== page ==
It may sound incredible, but making time for others can make you feel less stressed about time.

Sounds counterintuitive, right?

When you feel like you have too much to do and too little time to do it, you probably limit your activities. I know feeling pressed for time can make me cut back on seeing friends, enjoying lazy time between dinner and bedtime, or even having free weekends. The tendency is to focus on yourself and not on helping others.

A study has shown that “people who spent time on others reported feeling like they had more time than those who spent time on themselves,” according to Cassie Mogilner Holmes, an associate professor at UCLA’s Anderson School of Management, and Michael Norton, a professor at Harvard Business School. One Saturday, the researchers told people to spend some time doing either something for themselves or for someone else. Some took a bubble bath or got a pedicure. Others read a book or completed items on their to-do list. Others spent time on others. One cooked for his wife. Another helped a neighbor clear snow from his porch. And another wrote a letter to his grandmother, who was feeling lonely.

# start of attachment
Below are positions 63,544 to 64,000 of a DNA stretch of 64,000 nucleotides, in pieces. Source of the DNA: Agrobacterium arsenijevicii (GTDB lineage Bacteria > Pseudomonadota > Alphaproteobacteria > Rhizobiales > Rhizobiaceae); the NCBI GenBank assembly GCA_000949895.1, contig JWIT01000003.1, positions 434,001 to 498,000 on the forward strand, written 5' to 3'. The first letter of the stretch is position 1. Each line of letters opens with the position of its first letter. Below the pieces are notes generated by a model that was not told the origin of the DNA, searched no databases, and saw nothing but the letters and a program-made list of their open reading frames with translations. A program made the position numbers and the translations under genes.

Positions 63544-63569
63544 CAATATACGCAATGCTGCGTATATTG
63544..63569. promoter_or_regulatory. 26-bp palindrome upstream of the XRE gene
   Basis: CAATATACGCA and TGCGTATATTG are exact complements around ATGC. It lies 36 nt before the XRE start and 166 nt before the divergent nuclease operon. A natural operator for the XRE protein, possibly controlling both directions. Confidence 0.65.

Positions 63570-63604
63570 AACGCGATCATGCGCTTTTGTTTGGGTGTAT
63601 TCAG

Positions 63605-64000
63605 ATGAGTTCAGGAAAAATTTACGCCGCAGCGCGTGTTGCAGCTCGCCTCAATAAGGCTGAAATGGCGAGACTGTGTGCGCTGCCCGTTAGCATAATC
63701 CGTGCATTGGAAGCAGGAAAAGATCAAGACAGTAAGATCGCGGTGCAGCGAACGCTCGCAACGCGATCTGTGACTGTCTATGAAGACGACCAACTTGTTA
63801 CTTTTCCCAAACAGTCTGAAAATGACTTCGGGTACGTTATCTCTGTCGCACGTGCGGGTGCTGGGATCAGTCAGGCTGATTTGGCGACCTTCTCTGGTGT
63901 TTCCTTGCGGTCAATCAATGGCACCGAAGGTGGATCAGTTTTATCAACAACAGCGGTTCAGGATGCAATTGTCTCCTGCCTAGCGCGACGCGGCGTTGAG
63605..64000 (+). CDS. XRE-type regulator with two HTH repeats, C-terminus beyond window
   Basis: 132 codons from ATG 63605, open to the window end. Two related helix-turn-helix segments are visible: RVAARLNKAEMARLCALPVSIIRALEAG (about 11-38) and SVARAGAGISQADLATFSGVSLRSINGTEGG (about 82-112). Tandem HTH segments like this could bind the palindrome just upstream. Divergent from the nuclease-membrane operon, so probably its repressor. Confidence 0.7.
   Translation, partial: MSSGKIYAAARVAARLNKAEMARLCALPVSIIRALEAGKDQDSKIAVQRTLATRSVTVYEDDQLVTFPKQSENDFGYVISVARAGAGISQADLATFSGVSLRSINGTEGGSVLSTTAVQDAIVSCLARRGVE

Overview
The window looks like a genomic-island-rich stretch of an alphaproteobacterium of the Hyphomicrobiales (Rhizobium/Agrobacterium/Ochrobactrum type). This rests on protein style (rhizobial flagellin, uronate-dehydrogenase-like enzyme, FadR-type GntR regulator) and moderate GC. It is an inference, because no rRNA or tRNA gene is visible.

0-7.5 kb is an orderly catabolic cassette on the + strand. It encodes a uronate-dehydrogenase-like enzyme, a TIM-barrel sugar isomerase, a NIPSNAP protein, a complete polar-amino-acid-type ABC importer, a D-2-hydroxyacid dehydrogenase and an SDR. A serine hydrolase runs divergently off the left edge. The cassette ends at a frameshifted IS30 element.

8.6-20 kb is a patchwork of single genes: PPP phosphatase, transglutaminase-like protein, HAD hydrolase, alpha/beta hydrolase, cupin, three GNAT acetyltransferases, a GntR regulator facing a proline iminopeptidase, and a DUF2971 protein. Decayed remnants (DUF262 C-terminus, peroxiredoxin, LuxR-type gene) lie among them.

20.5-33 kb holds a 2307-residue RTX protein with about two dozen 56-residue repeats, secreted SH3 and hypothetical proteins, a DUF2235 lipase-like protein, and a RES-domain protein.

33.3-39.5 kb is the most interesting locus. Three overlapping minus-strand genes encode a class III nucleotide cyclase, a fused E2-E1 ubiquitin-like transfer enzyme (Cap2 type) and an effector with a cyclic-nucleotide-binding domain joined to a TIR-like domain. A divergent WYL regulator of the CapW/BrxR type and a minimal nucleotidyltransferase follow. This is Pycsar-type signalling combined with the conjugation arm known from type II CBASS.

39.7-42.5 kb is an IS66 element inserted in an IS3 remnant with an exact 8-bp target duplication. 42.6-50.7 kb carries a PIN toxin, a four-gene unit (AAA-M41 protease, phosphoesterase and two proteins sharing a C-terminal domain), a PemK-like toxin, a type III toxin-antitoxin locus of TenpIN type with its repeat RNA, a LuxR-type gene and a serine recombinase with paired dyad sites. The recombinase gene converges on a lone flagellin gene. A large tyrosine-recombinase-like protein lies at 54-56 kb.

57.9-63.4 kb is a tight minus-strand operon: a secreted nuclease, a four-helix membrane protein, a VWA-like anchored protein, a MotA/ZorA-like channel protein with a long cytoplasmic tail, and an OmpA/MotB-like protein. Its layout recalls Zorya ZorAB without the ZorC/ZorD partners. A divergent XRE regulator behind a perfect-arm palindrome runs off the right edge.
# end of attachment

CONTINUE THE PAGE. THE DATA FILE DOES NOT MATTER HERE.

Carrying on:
Those who spent time on others reported feeling like they had more time than those who focused their time on themselves.

Why was that the case? The professors’ results show that spending time on others increases feelings of self-efficacy, or that feeling that we are able to accomplish everything we set out to do. Curiously enough, cossetting oneself doesn’t move the dial on self-efficacy or make us feel like we can get things done.

Helping another person can give you the feeling that you have made a tangible impact. That feeling can reduce the stress of not having enough time. It seems that how you perceive you feel may be more important than the reality.

To learn more, read about the study in The Wall Street Journal.